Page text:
Date of Award
Santa Clara : Santa Clara University
ELEN 288 / COEN 282, Energy Management Systems, is a graduate course o ered at Santa Clara University concerning di erent methods and procedures energy companies utilize. Many algorithms taught in this class for predicting and measuring energy usage are dependent on the weather. For example, to predict energy usage for an upcoming day, if the day is predicted to have a max temperature of eighty degrees and a minimum temperature of fty- ve degrees, students can look in historical databases of weather for days that have similar weather, and infer that the energy usage might be similar as well. Energy usage prediction methods such as this one that involve numerous database lookups are fairly accurate, but extremely time consuming to calculate. Currently, if a student enrolled in the class is solving a problem that requires this \similar day" algorithm, he/she has to obtain a historical weather database, and compare the upcoming day they are trying to calculate the energy usage for with the rst day in the database. Then he/she compares it with the second day, etc. This process is extremely tedious, and provides almost no educational utility to the student. If the student wants to check his/her work, he/she would have to do the calculations all over again. These large repetitive tasks are extremely ine ciently done by humans, but can be done extremely rapidly by a computer. At the moment, students in the class use historical databases that contain one week of data, because of the amount of time it takes to perform lookups and comparisons. However, for a computer, it would be trivial to perform hundreds or even thousands of lookups and comparisons in a matter of seconds. The solution is to create a web application that has access to all of the required historical databases, and performs all of the comparisons automatically. The application will take as input an upcoming day and predicted weather parameters, and search through its databases for the most similar day, and return the predicted energy usage. This will alleviate the tedium for the students, allowing them to focus on the actual ideas behind the methods used and why they work. The logic behind the algorithm will be extremely portable, and could be easily adapted to other methods that are used in the ELEN 288 / COEN 282, or even other classes in the Sustainable Energy Program, such as predicting power generation from solar panels or wind farms in ELEN 282 or ELEN 286. The web application will be simple and user friendly, and will reduce stress, tedium, and human error that arise from having to perform these calculations manually.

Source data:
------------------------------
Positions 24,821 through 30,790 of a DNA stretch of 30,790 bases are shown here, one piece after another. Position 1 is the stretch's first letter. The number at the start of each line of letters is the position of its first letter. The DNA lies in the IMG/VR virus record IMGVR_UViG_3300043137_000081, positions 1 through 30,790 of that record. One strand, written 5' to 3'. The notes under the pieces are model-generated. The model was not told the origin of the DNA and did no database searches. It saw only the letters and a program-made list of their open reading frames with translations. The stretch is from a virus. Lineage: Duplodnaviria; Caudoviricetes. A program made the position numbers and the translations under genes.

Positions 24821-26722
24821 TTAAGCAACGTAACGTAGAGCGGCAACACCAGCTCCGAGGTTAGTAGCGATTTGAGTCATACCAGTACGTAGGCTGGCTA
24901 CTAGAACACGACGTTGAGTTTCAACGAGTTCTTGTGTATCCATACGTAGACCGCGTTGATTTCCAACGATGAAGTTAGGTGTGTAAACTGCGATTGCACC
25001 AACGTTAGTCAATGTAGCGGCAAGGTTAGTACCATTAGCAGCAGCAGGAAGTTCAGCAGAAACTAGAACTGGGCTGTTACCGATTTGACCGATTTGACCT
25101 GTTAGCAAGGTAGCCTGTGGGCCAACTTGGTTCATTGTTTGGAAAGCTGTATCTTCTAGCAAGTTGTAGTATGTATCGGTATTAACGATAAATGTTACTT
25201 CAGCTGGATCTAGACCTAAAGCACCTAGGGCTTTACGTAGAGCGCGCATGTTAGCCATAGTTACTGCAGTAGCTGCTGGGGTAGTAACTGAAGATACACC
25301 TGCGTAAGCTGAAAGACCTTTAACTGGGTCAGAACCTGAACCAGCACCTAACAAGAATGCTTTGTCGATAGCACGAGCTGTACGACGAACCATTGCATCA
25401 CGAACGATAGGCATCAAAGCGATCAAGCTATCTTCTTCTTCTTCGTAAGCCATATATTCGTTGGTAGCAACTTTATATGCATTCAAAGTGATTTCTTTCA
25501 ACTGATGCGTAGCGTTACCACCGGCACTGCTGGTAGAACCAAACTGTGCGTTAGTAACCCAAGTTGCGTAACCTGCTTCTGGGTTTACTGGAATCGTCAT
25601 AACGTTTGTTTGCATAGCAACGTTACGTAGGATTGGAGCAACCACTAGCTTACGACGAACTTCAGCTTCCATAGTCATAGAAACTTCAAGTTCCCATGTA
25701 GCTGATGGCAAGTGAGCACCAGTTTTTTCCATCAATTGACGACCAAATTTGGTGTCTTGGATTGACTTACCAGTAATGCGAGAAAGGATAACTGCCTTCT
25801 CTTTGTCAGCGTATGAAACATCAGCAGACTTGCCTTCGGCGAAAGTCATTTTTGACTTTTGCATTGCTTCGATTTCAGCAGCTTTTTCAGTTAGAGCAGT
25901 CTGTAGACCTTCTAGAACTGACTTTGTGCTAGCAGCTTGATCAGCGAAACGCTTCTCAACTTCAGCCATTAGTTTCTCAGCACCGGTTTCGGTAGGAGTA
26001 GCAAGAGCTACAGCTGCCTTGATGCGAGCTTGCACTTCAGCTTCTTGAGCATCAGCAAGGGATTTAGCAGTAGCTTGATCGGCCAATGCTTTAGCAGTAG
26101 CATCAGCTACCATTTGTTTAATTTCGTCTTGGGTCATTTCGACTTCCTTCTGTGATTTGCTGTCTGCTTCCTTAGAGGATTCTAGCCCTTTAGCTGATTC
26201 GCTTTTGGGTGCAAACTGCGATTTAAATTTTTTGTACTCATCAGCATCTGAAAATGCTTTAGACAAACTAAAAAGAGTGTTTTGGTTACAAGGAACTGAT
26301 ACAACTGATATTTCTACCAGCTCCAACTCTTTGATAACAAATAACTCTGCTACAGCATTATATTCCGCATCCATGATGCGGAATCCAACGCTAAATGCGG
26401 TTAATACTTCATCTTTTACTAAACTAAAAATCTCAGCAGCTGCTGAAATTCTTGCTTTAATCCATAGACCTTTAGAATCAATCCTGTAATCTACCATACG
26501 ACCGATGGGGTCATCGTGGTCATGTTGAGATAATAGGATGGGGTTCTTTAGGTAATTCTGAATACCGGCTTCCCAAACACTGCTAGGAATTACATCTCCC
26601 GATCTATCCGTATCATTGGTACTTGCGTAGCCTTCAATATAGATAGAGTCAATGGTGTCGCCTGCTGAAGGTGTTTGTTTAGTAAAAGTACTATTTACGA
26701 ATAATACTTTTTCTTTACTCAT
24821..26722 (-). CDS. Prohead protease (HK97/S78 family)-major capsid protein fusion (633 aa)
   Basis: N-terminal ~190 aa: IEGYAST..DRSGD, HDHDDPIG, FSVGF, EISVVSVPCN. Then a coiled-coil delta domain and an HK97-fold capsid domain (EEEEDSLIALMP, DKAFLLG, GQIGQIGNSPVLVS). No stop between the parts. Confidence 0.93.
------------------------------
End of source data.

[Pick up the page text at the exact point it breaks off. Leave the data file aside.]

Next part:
Bliss, Julian, "Energy management tool suite" (2015). Computer Engineering Senior Theses. 51.